An experiment conducted by Oersted showed that an electric current produces magnetic effects. The movement of electrical charges gives rise to magnetic fields, and hence, magnetic interaction.

To determine the magnetic field generated by a current it is needed to study the Biot-Savart law determining the magnetic field \(B\) at a point \(P\) due to a current element \(\Delta l\). With \(r\) being the vector module that goes from the current element to the point \(P\), the magnetic field is given by:

- Module (or intensity)
- $$\Delta B = \frac{\mu}{4 \pi}\frac{ i (\Delta l) sen(\theta)}{r^2}$$ where \(\theta\) is the angle formed by the vector \(\vec{r}\) and the direction of the current element \(\vec{i}\) and \(\mu\) is the magnetic permeability of the medium where the magnetic fild is in. In the case of vacuum we exchange \(\mu\) with \(\mu_0\).
- Direction (or axis)
- It is perpendicular to the plane formed by \(\vec{r}\) and \(\vec{\Delta l}\). Imagine a nail stuck on a wooden plank, the last one represents the plane.

The Biot-Savart is analogous to Coulomb's law used to calculate the electric field produced by a point charge. The source of the magnetic field is a charge \(q\) with velocity \(v\) or a current element \(i\) of length \(\Delta l\), in the same way a static load \(q\) is the source of an electric field. The magnetic field diminishes with the square of the distance from the current element in the same way as the electric field decreases with the square of the load's distance.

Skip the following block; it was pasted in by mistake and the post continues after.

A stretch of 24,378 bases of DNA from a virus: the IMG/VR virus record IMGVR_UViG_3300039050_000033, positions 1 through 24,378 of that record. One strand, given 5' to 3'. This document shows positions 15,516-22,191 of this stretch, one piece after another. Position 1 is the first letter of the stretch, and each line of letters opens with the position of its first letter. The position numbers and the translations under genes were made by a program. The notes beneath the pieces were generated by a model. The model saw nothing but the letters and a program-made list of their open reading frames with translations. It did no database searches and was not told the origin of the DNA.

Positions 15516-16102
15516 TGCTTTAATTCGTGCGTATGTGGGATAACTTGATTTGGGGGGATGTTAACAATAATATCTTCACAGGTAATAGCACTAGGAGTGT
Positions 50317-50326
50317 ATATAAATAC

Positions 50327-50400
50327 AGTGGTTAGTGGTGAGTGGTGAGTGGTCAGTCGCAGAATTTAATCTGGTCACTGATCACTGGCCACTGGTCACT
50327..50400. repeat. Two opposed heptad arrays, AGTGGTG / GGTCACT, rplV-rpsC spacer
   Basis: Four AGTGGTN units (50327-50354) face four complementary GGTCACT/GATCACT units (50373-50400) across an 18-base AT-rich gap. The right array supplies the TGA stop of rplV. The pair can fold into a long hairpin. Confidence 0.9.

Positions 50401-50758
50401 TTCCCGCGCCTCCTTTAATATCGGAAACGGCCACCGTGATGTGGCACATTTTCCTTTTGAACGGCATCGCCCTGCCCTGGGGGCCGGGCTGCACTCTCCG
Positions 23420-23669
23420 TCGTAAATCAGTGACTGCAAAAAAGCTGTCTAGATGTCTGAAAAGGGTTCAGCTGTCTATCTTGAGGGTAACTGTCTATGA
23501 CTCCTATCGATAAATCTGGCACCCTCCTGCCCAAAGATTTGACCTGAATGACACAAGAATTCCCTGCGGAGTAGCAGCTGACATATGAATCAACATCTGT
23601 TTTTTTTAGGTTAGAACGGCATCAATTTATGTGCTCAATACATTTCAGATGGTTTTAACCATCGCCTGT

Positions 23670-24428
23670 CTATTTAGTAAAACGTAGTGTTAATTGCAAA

We can consider that a electric current is infinite if we are interested in an area that is much smaller than the length of the conductor, for example, a few centimeters from the middle of a wire several meters long. The field at a distance \(d\) of a long wire with electric current \(i\) is: $$B = \frac{\mu_0}{2 \pi} \frac{i}{d}$$ as it is illustrated in the figure below.

A circular loop has at its center a magnetic field which depends on the radius \(R\) of the current loop and the electric current \(i\), and its modulus is $$B = \frac{\mu_0 i}{2 R}.$$ The direction of \(\vec{B}\) is illustrated in the figure below.

For an infinite solenoid, in other words, a much larger length than the region of interest, we have the magnetic field within this solenoid depending on the number \(N\) of turns comprising the solenoid and the length \(L\), that is the density of the number of turns. The field is given by: $$B = \frac{N}{L} \mu_0 i = n \mu_0 i.$$ The direction of the field is represented in the figure below.